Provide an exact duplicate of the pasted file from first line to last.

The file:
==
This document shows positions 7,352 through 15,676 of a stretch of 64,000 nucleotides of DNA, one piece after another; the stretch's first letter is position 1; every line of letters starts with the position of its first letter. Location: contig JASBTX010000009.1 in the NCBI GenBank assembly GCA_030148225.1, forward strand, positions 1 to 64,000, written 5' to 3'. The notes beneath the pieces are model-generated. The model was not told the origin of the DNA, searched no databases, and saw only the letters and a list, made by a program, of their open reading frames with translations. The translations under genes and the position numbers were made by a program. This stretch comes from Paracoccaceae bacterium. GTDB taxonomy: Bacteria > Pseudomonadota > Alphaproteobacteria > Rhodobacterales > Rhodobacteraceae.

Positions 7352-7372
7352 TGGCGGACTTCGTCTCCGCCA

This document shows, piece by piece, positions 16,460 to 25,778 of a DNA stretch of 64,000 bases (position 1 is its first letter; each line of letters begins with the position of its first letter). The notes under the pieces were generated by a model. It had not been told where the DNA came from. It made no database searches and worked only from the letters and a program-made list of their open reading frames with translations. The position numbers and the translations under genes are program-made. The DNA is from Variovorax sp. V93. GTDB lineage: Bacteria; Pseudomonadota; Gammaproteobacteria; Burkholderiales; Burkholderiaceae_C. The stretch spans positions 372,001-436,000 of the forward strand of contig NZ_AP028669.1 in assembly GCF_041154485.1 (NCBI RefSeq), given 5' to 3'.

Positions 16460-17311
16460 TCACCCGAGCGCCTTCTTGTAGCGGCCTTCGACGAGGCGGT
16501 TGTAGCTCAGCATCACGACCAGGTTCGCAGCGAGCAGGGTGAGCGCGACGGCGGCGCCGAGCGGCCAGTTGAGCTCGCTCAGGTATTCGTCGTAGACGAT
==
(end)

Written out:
This document shows positions 7,352 through 15,676 of a stretch of 64,000 nucleotides of DNA, one piece after another; the stretch's first letter is position 1; every line of letters starts with the position of its first letter. Location: contig JASBTX010000009.1 in the NCBI GenBank assembly GCA_030148225.1, forward strand, positions 1 to 64,000, written 5' to 3'. The notes beneath the pieces are model-generated. The model was not told the origin of the DNA, searched no databases, and saw only the letters and a list, made by a program, of their open reading frames with translations. The translations under genes and the position numbers were made by a program. This stretch comes from Paracoccaceae bacterium. GTDB taxonomy: Bacteria > Pseudomonadota > Alphaproteobacteria > Rhodobacterales > Rhodobacteraceae.

Positions 7352-7372
7352 TGGCGGACTTCGTCTCCGCCA

This document shows, piece by piece, positions 16,460 to 25,778 of a DNA stretch of 64,000 bases (position 1 is its first letter; each line of letters begins with the position of its first letter). The notes under the pieces were generated by a model. It had not been told where the DNA came from. It made no database searches and worked only from the letters and a program-made list of their open reading frames with translations. The position numbers and the translations under genes are program-made. The DNA is from Variovorax sp. V93. GTDB lineage: Bacteria; Pseudomonadota; Gammaproteobacteria; Burkholderiales; Burkholderiaceae_C. The stretch spans positions 372,001-436,000 of the forward strand of contig NZ_AP028669.1 in assembly GCF_041154485.1 (NCBI RefSeq), given 5' to 3'.

Positions 16460-17311
16460 TCACCCGAGCGCCTTCTTGTAGCGGCCTTCGACGAGGCGGT
16501 TGTAGCTCAGCATCACGACCAGGTTCGCAGCGAGCAGGGTGAGCGCGACGGCGGCGCCGAGCGGCCAGTTGAGCTCGCTCAGGTATTCGTCGTAGACGAT